Having two different versions of the title track speaks to this multifaceted approach, through which one face reveals new features when illuminated differently. Yielding a Norwegian folk tune, it parallels the whisper of Strønen’s brushes with the raindrops of piano, bringing forth a touchless space in which breath becomes the language of primary communication. The song emerges on its own wings but hovers within sight like a hummingbird in dream-like slow motion—watching, waiting, and listening.
Strønen parallels this impression:
“Music is integral to their lives. I think you can hear that in the way they play. It’s not just skills or training but an extremely strong will to create an atmosphere and interplay that’s larger than all of us. We’re different musicians but we have the same attitude toward playing music, despite our distinct roles in a band. Ayumi and I are more delicate, but we never know what Marthe will pull out next. For example, this record was the first time she sung in the context of this trio. She is a free bird who stirs things up and makes them alive.”
“Pasha” skims wider waters, alighting at last on shore. The surface tension of the pond becomes the page for a delicate grammar, the arrangement of which etches its poetry where ink cannot remain. “Water was always with us,” says Strønen, who knew the trio and its music would be aquatic in nature. Beyond that, however, nothing was planned.
Lea’s clarinet in “Duryea” lends insight into the inner workings of flight as it navigates the tangle of forest brush it calls home. To that daylit scene “Nahla” and “Varsha” are the night—a tender submersion of cellular mapmaking for the impending dawn. The creaking of tired trees bracing themselves for winter melds with subtle changes in temperature and air current.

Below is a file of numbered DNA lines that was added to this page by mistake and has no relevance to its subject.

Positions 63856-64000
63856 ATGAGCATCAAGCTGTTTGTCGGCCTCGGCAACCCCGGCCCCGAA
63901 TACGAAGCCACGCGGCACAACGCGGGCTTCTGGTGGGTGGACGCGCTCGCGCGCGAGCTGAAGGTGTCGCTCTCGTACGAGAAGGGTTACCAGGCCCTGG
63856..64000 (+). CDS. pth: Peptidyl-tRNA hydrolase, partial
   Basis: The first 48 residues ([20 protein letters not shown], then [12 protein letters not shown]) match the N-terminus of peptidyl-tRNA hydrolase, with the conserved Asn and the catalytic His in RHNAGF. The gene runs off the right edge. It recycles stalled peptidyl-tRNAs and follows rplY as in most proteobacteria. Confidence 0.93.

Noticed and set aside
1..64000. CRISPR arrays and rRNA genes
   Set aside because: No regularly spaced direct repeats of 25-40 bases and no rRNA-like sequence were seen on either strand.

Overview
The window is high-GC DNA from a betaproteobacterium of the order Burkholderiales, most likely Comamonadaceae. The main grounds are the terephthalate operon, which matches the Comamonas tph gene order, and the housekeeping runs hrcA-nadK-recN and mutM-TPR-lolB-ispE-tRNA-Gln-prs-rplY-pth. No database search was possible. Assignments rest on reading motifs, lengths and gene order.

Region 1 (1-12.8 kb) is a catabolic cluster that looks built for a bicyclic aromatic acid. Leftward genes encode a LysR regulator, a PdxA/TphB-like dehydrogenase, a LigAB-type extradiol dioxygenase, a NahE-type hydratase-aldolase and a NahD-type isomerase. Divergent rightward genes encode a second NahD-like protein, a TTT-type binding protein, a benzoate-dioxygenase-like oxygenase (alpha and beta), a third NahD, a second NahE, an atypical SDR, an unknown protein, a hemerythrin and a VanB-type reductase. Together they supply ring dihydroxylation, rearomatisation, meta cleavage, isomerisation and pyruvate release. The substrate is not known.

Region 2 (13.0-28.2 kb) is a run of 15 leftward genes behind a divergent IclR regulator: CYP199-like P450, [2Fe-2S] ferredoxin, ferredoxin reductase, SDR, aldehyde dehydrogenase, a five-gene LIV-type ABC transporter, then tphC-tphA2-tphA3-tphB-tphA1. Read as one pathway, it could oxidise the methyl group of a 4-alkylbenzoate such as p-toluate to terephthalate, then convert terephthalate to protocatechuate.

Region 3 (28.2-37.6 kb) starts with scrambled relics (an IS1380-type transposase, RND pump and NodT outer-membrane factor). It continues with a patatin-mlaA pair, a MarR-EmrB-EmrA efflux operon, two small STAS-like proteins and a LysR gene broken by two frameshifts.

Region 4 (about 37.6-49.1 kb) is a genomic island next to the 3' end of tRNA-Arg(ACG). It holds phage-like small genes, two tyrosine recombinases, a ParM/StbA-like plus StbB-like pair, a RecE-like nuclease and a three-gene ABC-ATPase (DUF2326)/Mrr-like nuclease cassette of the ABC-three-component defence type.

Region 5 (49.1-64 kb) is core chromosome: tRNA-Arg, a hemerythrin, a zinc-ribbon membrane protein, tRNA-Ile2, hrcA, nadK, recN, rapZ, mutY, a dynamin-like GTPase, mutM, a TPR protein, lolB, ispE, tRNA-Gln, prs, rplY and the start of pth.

One aspect that makes this music so special is its lack of allegiance to dialogue. It renders different parts of a shared scene while finding sameness through difference. It has no other protagonist than the landscape itself, replete with waterways, pockets of lichen, and lives of its own. Such are the winding journeys of “Eyre” and the amphibious diary that is “Dwyn.” In these are whispers of distant climates as yet untouched by the trio’s collective dreaming. Strønen elaborates on the inner dynamics at play:
“What I like in this ensemble is that we are not necessarily talking to each other but always listening. Parallel musical ideas are going on at the same time with really big ears from all three of us. It’s a challenging way of communicating—trusting that what you do is essential to what the others do but not in a conventional way. The essence is still there whether I am present or not. Jazz is usually about leading to a special point; we are not searching for that. Ours is a more parallel way of communicating.”
Nowhere more so than in “Como” (an album highlight for its suspended qualities and understated glory), which coaxes the sun from its slumber before it dissipates the mist of “Chantara.” This is, perhaps, why Lea hums wordlessly, as no form of human meaning can capture that which refuses to be caged by semantics.
“It’s common for a record to define a band. This has the side effect of getting onto a one-way street. I can find myself wanting to recreate what we did on a record, but listening later I am happy to find out it didn’t. You play what you are.”
A profound reminder that we listen what we are as well. The bayou is a mirror and we are its reflection.
Sinikka Langeland kantele, vocal Recorded December 2019 at Rainbow Studio, Oslo Recording supervision: Sean Lewis Engineer: Martin Abrahamsen Cover photo: Christian Houge Executive producer: Manfred Eicher Release date: April 9, 2021
My eye and God’s eye is one eye, and one sight, and one knowledge, and one love. –Meister Eckhart
After a loosely bound series of five tablets, the most recent being 2015’s The Magical Forest, Sinikka Langeland chisels an authorial portrait of the highest order with her first solo album. With so many multicolored scenes in collaborative form behind her, the Norwegian singer and kantele storyteller offers this monochromatic wonder as an ode to becoming and dissolution.